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Largest-Ever Genetic Study of Suicide Finds New Risk Factors

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The reasons why people attempt suicide are complex and include triggers like trauma and stress, as well as inherited genetic factors. A new study has identified 12 DNA variants, or variations in the human genetic code, that are associated with risk of attempting suicide. The research highlights genetic links between suicide attempt and factors that influence physical and behavioural health, including impulsivity, smoking, chronic pain, ADHD, pulmonary conditions, and heart disease. These findings suggest that some of the genetic underpinnings of suicide are shared with these conditions.

One day, this information could lead to a better understanding of biological causes of suicide and improvements in prevention strategies. Eventually, such advances could help healthcare providers identify people who may need mental health support.

“Many people who die from suicide have significant health conditions associated with that risk,” said Anna Docherty, PhD, the study’s corresponding author and associate professor of psychiatry at Huntsman Mental Health Institute (HMHI) at the University of Utah. “If we can use genetic information to characterise the health risks of those who attempt suicide, we can better identify those patients who need contact with the mental healthcare system.” The research is published in the American Journal of Psychiatry.

Scientists at HMHI, Icahn School of Medicine at Mount Sinai, Duke University School of Medicine, Durham Veterans Affairs Health Care System, and Vanderbilt University Medical Center led the collaboration with multiple institutions worldwide. They analysed data from 22 different populations across the globe, including people of diverse ancestral and ethnic backgrounds.

No single gene causes suicide. Rather, the cumulative effect of many different genes influences a person’s risk. “In psychiatry, we have many tiny genetic effects, but when we account for all of them together, we start to see a real genetic risk signal,” Docherty explained.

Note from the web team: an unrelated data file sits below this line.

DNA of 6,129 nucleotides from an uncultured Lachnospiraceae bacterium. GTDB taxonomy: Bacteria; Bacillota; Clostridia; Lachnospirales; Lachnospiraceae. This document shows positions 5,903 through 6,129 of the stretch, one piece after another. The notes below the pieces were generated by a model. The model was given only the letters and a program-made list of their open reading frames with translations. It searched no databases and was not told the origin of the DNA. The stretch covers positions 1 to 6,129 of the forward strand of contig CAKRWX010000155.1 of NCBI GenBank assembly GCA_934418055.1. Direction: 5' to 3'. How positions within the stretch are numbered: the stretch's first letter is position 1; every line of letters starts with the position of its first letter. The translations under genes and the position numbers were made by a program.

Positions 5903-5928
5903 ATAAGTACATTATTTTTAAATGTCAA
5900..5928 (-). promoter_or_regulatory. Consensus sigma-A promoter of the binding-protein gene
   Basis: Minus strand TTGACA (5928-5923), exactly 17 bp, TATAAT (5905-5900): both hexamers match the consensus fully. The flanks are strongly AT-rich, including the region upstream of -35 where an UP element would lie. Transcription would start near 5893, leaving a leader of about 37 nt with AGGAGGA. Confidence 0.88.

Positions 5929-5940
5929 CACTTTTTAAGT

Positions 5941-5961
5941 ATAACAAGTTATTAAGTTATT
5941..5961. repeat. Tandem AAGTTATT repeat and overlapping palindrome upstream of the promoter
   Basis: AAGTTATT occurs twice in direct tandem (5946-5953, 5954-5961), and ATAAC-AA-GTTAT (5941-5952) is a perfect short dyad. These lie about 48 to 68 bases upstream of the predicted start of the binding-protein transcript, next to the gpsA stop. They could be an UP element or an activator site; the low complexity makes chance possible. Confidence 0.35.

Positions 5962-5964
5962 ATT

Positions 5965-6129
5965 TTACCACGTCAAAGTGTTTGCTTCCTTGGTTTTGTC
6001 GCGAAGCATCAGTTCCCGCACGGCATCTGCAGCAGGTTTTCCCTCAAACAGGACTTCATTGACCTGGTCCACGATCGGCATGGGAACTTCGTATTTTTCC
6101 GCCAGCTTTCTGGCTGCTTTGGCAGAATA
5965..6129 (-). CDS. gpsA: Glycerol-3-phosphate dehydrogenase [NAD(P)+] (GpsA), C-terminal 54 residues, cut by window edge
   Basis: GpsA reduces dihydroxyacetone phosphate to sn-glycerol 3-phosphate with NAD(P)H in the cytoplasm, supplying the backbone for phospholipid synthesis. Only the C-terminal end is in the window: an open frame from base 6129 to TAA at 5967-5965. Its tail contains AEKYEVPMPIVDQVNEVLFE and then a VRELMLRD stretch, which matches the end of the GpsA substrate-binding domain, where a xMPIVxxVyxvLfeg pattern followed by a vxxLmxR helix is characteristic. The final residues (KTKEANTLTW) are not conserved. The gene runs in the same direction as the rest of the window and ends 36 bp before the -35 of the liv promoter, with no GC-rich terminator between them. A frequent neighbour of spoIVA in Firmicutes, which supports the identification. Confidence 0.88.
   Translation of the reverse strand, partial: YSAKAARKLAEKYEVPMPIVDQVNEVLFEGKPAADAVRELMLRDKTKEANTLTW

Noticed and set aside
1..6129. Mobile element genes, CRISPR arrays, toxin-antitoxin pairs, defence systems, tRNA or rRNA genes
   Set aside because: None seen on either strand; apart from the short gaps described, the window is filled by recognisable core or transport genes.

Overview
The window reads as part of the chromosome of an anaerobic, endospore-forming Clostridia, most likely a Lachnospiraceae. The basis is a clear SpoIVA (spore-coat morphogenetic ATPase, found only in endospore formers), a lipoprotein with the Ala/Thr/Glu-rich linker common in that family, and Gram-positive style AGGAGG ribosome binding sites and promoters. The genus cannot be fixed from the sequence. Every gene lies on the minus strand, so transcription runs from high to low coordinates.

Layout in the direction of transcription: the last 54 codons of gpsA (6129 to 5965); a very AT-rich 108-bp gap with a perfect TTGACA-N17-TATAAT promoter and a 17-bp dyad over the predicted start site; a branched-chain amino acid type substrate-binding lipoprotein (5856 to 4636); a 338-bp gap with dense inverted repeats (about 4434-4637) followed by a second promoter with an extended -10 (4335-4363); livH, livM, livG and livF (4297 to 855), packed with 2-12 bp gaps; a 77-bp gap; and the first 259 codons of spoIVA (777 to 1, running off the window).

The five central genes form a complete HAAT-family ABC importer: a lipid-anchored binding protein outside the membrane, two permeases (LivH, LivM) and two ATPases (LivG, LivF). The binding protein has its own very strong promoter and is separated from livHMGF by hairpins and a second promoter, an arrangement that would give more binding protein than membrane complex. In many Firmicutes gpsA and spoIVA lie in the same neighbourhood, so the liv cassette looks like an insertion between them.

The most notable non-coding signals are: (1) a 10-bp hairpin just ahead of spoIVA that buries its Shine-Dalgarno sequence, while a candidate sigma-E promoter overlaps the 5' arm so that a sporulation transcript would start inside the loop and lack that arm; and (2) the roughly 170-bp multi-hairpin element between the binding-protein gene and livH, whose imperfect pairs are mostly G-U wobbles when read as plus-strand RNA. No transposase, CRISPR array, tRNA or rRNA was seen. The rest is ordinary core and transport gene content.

To tease out such a diffuse signal, researchers applied statistical methods to data collected from a large number of people and identified genetic variations that are more common among individuals who have attempted suicide. The new analysis combines data from the Million Veteran Program (MVP) and the International Suicide Genetics Consortium (ISGC). Together, these include 43,871 documented suicide attempts and 915,025 ancestry-matched controls, making this the largest genetic study of suicide to date.

A meta-analysis of the studies identified new genetic variants that correlated with suicide attempt. The researchers then compared all variant signals with previously published genetic data on more than 1,000 other traits and disorders, including psychiatric conditions (e.g., ADHD), physical conditions (e.g., heart disease), and behaviors (e.g., smoking), and determined that genetic variants linked to suicide attempt are also linked to other health conditions.

“That allowed us to look at how genetic risk for suicide overlaps with genetic risk for depression, heart disease, and many other risk factors,” Docherty says. “It showed significant overlap with mental health conditions, but also a lot of physical health conditions, particularly for smoking and lung-related illnesses. This is something we can’t necessarily see in medical records of people who die from suicide.”

The results do not mean that people with any one of these health factors are at high risk for attempting suicide, noted Hillary Coon, PhD, study co-author and professor of psychiatry at HMHI. Rather, combining the genetic predisposition with other stressors, which could include other genetic risk factors, health conditions, life circumstances, or traumatic events, could increase that risk, she explained.

Initial analyses support the idea that many of the DNA variants that the scientists identified are located in genes with known biological functions, bolstering the case that changes in these genes could affect a person’s physiology or behaviour. Several of the genes control processes in cells such as managing cellular stress, repairing damaged DNA, and communicating with the immune system. Most are also highly expressed in the brain and are known targets of antipsychotic and antidepressant drugs.

Scientists will need to carry out additional studies to determine whether the variants directly or indirectly impact suicide risk, and how. The research so far has shown an association and not cause and effect.

Understanding how suicide is linked to other health conditions could open doors to new ways of assessing and treating suicide risk, Docherty added. “We want to start to explore the biological underpinnings that are common across suicide and these health factors, because that will lead to the most convincing drug targets,” she said.

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